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Objective As connections between nightmares and various psychiatric disorders have been reported, the clinical significance of studying dream emotionality is now growing in importance. Odor presentation may be a crucial tool to study dream emotions because the olfactory bulb connects directly to the amygdala. Previous studies have demonstrated that presentation of positive/negative odors during rapid eye movement (REM) sleep affects various aspects of dreaming. Although olfactory perception can be influenced by personal experiences, the role of individual preferences in the effects of olfactory stimuli on dreaming has not yet been clarified. The purpose of the current study was to clarify the effects of odor on dreaming during REM sleep, taking individual preferences into account. Methods Phenyl ethyl alcohol (rose-like smell) airflow was presented as an experimental stimulus, and odorless airflow was presented as the control. Participants who like (n = 7) and dislike (n = 8) the odor of phenyl ethyl alcohol were presented air with and without the odor of phenyl ethyl alcohol, respectively, during REM sleep and then awakened to report and rate their dream contents. Thereafter, the transcribed dream reports were rated by independent raters. Results and Conclusion s: Participants who liked the odor of phenyl ethyl alcohol reported more emotionally negative dreams when they were presented with phenyl ethyl alcohol airflow than that with odorless airflow. In other words, the participant’s favorite odor was associated with emotionally negative dreams. These findings could be attributed to the nature of odor perception and the characteristics of brain activities during REM sleep.
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Is the dreamer with his or her bizarre dream worlds a “normal” madman at night? On the other hand, how is dreaming affected by the presence of a mental disorder like depression or schizophrenia? The findings clearly indicate that the waking-life symptoms of the patients show up in their dreams like negatively toned dream in depressed patients or bizarre dreams in patients with schizophrenia. Also in patients with sleep disorders (insomnia, narcolepsy) dreaming is altered.
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Factors affecting or inducing nightmares have been investigated repeatedly. However, little research is carried out on the behavioral consequences of nightmares. The present study thus served to investigate behavioral effects of nightmares in correlation to personality variables. 41 non-clinical participants, who suffer from about 2 nightmares per month recorded their dreams and nightmares over a 4-week period. A nightmare was defined as a dream that frightens the dreamer and could be recalled in detail on awakening. Anxiety and mood were monitored every morning. All nightmares and their behavioral consequences were noted on a questionnaire. Personality traits and life events were assessed at the beginning of the investigation. 100 nightmares were reported by the subjects over the 4-week period (range: 0–8). Following a nightmare, the subjects were significantly more anxious and were of a less stable mental condition compared to nights without nightmares. Additionally, nightmares induced physical complaints. This was considered to be an indicator that something was wrong in their lives and induced them to solve personal problems. The behavioral effects were most pronounced in subjects scoring high on neuroticism and on the number of physical complaints and low on achievement orientation and openness. The results suggest that sufferers of nightmares intend to change their lives, especially those with a neurotic-like personality.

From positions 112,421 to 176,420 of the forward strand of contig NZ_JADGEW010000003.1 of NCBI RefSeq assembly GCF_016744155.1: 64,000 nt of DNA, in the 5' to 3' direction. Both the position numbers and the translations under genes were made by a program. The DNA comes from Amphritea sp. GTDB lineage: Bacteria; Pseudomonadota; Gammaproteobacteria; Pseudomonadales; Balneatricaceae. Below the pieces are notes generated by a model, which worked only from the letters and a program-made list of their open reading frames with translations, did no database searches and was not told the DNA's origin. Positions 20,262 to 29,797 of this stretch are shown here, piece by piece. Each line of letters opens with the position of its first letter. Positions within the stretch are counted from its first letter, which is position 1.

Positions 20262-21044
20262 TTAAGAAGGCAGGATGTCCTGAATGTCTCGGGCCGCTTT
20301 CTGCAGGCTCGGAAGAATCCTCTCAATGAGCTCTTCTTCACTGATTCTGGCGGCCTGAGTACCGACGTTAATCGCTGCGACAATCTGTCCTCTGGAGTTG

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This study was based on a survey of a representative sample of 1000 Austrians who were questioned about their sleep and dream behavior. About two-thirds of the respondents reported that they generally recalled at least one dream per month. Dream recall frequency decreased with advancing age, but did not differ between men and women. Fifty-five percent of the respondents characterized the affective content of their dreams: 29% reported neutral, 20% positive, and 6% negative dreams. Four percent of the sample reported suffering from nightmares. These respondents more frequently reported snoring, interrupted sleep, daytime somnolence, anxiety and nervousness, depression, high dream recall, recurrent dreams, and dreaming in color. Twenty-six percent of the total sample reported that sometimes they realized during their dreams that they were dreaming. These respondents more frequently reported family problems, high dream recall, positive dream content, recurrent dreams, dreaming in color, and nightmares.
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The present study investigated the correlations among snoring, breathing pauses during sleep, and nightmare frequency in a sample of 444 healthy individuals. Breathing pauses, but not snoring, were associated with heightened nightmare frequency. Whereas the hypothesis that shortage of oxygen directly causes nightmares is not supported by the literature, novel internal stimuli might affect dream content.